- Severe financial hardship
- Compassionate grounds.
Preservation is designed to ensure that superannuation benefits are used only for retirement.
Date of birth
Before 1 July 1960
1 July 1960 – 30 June 1961
1 July 1961 – 30 June 1962
1 July 1962 – 30 June 1963
1 July 1963 – 30 June 1964
After 30 June 1964
Accessing your superannuation benefits
Once you have met a condition of release, you may retain your funds in superannuation, withdraw them from the superannuation environment, or commence a retirement income stream. The tax and social security implications of these options differ significantly.
Advantages of superannuation
Superannuation has many tax advantages making it a preferred investment strategy.
- Superannuation fund earnings are taxed at a maximum rate of 15% (10% for crystallised capital gains on assets held for at least 12 months). Additionally income tax of 15% may be offset by imputation credits derived from Australian equity-based investments within the fund. You can also reduce the tax payable by paying insurance premiums from superannuation money.
- You may be able to claim a tax deduction for contributions, a tax offset or co-contribution.
- There are no personal income tax implications from the returns earned by superannuation funds as no income is distributed.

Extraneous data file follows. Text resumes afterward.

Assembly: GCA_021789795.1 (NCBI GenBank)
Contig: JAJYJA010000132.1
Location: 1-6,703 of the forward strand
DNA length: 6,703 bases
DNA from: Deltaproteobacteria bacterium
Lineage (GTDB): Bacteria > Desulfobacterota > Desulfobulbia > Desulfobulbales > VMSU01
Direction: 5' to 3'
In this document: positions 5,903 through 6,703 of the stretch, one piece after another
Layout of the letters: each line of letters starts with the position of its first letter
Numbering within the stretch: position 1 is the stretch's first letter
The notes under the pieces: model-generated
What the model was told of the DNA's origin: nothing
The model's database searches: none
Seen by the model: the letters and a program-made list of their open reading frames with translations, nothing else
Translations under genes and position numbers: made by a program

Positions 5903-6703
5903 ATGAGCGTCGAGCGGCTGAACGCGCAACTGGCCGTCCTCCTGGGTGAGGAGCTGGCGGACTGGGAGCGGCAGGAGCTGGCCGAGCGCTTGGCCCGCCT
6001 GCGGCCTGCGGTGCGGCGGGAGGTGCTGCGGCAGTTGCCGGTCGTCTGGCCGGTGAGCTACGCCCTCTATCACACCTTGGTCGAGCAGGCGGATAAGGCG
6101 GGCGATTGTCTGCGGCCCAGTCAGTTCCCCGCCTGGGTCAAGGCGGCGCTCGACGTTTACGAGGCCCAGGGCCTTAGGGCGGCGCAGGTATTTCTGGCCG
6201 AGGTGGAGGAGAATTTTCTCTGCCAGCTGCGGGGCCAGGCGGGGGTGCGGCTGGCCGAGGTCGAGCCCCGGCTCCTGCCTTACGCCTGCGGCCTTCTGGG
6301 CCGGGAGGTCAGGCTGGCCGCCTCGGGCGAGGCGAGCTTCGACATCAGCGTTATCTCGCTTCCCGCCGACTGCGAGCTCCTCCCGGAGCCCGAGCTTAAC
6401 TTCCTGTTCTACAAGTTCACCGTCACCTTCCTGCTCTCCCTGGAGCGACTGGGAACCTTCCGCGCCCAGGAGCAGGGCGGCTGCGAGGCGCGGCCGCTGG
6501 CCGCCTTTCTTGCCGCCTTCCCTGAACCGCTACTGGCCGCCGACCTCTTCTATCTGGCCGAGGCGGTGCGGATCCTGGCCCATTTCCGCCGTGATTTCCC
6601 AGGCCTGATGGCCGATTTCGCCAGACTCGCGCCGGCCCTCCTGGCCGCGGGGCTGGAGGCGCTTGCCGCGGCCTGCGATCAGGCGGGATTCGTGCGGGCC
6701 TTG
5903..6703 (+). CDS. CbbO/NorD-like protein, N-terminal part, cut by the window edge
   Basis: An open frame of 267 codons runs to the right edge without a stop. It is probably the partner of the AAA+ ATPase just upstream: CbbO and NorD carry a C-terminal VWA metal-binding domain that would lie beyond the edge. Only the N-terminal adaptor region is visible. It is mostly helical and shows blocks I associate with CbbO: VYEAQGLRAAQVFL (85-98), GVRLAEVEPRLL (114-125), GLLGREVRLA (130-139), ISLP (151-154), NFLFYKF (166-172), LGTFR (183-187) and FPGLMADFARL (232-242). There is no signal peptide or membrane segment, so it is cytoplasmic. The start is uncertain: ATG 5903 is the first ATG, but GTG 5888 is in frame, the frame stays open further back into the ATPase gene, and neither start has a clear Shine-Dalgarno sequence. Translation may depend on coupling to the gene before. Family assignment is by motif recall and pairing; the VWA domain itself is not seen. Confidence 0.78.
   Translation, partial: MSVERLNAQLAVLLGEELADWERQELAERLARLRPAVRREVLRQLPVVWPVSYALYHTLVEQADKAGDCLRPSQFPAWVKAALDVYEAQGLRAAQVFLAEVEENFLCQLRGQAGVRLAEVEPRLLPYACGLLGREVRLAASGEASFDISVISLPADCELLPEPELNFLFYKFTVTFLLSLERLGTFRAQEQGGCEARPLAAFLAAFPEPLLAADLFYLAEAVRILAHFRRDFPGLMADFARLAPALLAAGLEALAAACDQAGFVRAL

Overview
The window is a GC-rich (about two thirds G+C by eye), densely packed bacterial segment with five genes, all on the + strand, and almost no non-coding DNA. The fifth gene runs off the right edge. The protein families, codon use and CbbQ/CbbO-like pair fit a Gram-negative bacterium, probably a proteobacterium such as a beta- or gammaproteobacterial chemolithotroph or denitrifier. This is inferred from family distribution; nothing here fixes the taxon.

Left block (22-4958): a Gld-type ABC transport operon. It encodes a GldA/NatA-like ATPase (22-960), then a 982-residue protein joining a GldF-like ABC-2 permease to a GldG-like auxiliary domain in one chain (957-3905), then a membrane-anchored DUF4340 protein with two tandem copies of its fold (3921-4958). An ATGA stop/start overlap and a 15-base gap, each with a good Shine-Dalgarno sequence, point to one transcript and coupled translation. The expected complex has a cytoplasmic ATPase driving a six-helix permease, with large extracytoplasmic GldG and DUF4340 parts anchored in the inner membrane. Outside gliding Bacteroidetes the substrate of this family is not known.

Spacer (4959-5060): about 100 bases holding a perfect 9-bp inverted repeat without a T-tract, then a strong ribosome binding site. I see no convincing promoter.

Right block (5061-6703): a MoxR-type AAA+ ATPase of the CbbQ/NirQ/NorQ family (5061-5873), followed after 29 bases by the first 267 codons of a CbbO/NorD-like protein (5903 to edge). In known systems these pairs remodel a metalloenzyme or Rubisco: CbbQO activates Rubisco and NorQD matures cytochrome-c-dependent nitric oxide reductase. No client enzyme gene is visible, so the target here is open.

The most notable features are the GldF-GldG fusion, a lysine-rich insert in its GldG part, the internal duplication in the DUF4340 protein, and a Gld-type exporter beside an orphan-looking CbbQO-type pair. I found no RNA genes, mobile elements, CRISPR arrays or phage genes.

- By rolling over superannuation funds rather than cashing out, the payment of lump sum tax can be deferred and possibly eliminated.
- If you are age 60 or over, you can withdraw from superannuation, either as income or lump sum tax free.
- If you are under age 60, you can receive income from a superannuation retirement income stream and receive concessional tax treatment possibly including a tax-free amount and a 15% tax offset on the taxable income.
- Superannuation in the accumulation phase does not count under the Centrelink assets test or income test for persons under age pension age.
Taking your super as lump sum
The tax-free component of a superannuation benefit is generally made up of your non-concessional contributions. The taxable component of a superannuation benefit is the total value of the superannuation benefit less the tax-free component. The taxable component is generally made up of your concessional contributions as well as earnings.
When you withdraw your funds, the following taxation implications will apply for 2016/17
Below preservation age
Preservation age too age 59
Age 60 and over
Tax free component
20% Plus Medicare
First $205,000 Tax free
>$205,000 17% including Medicare
Explore more with our handy tools and tips
At Retirement Services Australia, we give our customers all the tools and guidance they need to create an effective retirement planning solution, and we help you every step of the way. We employ retirement planning specialists who offer to help create financial strategies that will suit you for life. We work with you to solve the matters we have touched on in this article. Our traditional clients are delegators who want to know what, why and when things need to happen but prefer to engage experts to do this work on their behalf.